High Airflow Fans or Static Pressure Fans: Helping You Solve the Dilemma

High Airflow Fans or Static Pressure Fans: Helping You Solve the Dilemma

Fans are an important part of the CPU. It is one thing that avid, and even casual, PC users must not neglect. The moment that crucial part is forgotten, other components would be put in danger. However, there is more to fans than their function so we will help you sort out this dilemma between High Airflow Fans or Static Pressure Fans.

For CPUs, there are two types of fans usually used: high airflow fans and static flow fans. Each one has its own pros and cons and these are things we will discuss below. If you are thinking of ramping up your system, then you might consider changing your fan depending on your need and how your system is set-up.

Both types, though, have fins or blades that were manufactured in a way that work at different speed rates (cubic feet per minute or CFM). There are also other characteristics to keep in mind when choosing between the two, as one fan might not have everything you are looking for. Take for example, a fan that cools at a high CFM but is loud. If you want better cooling performance, then you will have to deal with the noise.

Hopefully, the discussion about high airflow and static flow fans could help you decide.

High Airflow Fans


Just as the name suggests, fans of this kind enable a lot of air to circulate around your system at a fast rate. The air will first enter centrally to your system and will then spread out as it goes on its way. So as long as you don’t put anything on its way, then it should be able to cool your CPU at a high CPM. Its wide reach could cool your motherboard, your GPU, and even your CPU cooler. However, if there are any impediments, then its cooling capacity might be compromised. That is why the high airflow fan’s path must be unimpeded.

Placement and Performance

There are two places that are recommended for high airflow fan placement. These are the rear and the case. If it’s in the rear, it can push in more air for the components that are in its direct path. Just keep in mind again that your high airflow fan must be unrestricted. On the other hand, if you prefer a more general airflow, then replacing your current case fan with this is your best bet.

When it comes to performance, placement has a lot of bearing. For example, you cannot have your intake and exhaust too close to each other. Even when both of your fans are high-performing, they will not be able to work properly when they are in close proximity.

Size and Noise

High airflow fans come in all sizes. But, of course, no one size fits all when it comes to any kind of fan for CPUs. The smaller ones have to operate at a high CFM for maximum airflow. Because of that they tend to make a lot of noise and that is something that most gamers do not appreciate. Nobody wants to have their gaming pleasure disturbed by a loud fan just doing its job.

Larger fans, on the other hand, may be bulky but that only lets them to suck in air to your CPU at a faster rate. On top of that, they are not as loud as their smaller counterparts. In fact, they make little to no noise at all.

If you will be looking at specifications of fans, those that are below 40dB will be your quiet cooling companion while anything that is above 50dB could be your mortal enemy. Also, fans under this category are usually sized between 120 mm to 140 mm.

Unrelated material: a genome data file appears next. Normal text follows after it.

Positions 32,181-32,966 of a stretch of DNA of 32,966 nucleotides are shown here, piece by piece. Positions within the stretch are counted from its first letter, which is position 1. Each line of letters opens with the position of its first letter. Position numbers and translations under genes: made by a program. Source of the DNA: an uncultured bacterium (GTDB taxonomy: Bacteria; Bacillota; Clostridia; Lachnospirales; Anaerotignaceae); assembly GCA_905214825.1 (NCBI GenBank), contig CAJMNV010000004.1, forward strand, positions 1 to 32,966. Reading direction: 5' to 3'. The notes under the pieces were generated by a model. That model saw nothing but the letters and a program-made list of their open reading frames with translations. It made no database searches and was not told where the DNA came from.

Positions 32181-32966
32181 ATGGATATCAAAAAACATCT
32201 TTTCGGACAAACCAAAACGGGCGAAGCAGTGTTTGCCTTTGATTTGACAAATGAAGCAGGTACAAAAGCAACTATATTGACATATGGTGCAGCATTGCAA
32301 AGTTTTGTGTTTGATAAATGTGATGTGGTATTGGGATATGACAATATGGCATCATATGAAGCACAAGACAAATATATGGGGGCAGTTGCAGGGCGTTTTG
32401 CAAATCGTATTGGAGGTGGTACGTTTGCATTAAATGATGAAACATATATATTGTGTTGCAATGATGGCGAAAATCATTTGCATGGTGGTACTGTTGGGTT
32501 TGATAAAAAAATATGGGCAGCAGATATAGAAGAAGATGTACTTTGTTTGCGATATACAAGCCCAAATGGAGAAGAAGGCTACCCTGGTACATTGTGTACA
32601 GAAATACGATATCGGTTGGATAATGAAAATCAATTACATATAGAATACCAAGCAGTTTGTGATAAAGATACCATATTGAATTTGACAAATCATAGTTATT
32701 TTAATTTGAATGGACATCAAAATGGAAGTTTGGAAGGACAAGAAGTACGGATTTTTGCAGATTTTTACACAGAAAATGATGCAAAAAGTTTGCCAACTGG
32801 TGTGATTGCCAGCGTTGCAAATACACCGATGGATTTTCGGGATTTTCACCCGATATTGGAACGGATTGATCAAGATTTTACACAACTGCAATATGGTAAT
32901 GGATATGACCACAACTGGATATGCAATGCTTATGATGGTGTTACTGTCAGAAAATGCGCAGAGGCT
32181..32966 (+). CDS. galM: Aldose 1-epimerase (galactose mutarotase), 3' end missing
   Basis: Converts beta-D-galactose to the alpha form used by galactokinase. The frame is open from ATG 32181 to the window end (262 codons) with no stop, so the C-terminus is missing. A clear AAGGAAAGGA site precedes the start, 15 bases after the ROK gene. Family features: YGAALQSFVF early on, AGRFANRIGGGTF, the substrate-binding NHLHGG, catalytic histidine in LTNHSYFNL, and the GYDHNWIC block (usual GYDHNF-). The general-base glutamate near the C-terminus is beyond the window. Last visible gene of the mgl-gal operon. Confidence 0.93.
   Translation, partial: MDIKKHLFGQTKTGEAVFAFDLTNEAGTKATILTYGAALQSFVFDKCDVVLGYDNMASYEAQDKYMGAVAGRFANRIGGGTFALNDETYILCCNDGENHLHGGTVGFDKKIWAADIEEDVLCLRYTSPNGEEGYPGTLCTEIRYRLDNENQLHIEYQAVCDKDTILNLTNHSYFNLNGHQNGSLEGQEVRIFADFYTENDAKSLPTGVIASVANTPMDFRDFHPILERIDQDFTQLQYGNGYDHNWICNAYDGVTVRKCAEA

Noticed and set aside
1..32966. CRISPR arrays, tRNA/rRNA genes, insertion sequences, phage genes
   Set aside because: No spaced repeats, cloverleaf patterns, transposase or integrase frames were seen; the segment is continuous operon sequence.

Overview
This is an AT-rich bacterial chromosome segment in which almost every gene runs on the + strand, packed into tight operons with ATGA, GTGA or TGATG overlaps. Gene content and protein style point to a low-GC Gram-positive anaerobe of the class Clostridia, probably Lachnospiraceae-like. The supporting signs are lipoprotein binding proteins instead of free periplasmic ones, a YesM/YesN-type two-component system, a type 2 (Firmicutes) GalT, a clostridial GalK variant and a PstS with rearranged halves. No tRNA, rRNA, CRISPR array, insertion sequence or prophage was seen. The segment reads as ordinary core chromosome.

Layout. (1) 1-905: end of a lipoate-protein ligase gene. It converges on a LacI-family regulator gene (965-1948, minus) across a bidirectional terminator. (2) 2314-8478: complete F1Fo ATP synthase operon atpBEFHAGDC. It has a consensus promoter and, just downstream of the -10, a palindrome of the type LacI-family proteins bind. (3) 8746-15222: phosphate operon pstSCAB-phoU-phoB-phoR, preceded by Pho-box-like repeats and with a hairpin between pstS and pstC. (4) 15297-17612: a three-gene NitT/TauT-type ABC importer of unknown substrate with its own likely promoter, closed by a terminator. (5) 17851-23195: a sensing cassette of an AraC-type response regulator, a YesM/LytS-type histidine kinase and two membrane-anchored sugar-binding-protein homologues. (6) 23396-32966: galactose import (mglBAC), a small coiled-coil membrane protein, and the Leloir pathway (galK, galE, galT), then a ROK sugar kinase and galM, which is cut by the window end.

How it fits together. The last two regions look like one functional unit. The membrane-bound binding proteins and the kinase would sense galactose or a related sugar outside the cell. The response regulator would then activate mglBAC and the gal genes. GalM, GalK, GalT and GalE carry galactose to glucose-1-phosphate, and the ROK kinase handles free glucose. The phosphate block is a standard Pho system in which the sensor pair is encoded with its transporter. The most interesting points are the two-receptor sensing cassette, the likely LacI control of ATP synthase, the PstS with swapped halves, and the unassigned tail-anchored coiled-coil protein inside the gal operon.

Static Pressure Fans


Unlike high airflow fans, static flow or static pressure fans have a more concentrated reach. Due to the nature of their design, the pressured air that passes through their blades go through the obstacle in front of them and fans outwards.

Placement and Performance

The great thing about this kind of fan though, is that it does what high airflow fans cannot. It penetrates obstacles, such as radiators. If you are using a water cooling setup for your system, that has got to come with a radiator. And since static pressure fans have a high resistance, they can go through such an impediment.

Aside from that, high pressure fans also work well when you need to get through parts that are blocked by CPU heatsinks. Furthermore, they can also act as intake fans if there are hard disk bays located beside it. That is because they tend to have wider blades with small gaps that force the air to pass through them. So the air’s pressure focuses outward rather than concentrated to the center.

Size and Noise

Most fans under the static pressure category are available only at 120 mm. That means there is little to no choice at all when it comes to size. If we talk about their blades sizes, they tend to be wider with small gaps in between them.

As for the sound they produce, fortunately, there are two choices. There are those that were made specifically to be quiet and there are those that are focused on both high airflow and high static pressure. The latter one means that they will be much louder than the former, as they will be doing a lot of work.

Have you made your choice yet? Or are you still looking for more? Actually, there are hybrid designs available in the market that can account for both high airflow and high pressure. In fact, the other choice mentioned in the last section actually lean towards the hybrid design. Like static pressure fans, they have wide blades, but there would be bigger gaps in between them too. Additionally, the blades are more curved compared to the two standard fan designs.

Also, you do not have to limit yourself to just one type of fan. Again, it depends on where you want to put them and what purpose you have in mind for them and you can even mix-and-match these two types when you’re building or retrofitting your CPU!








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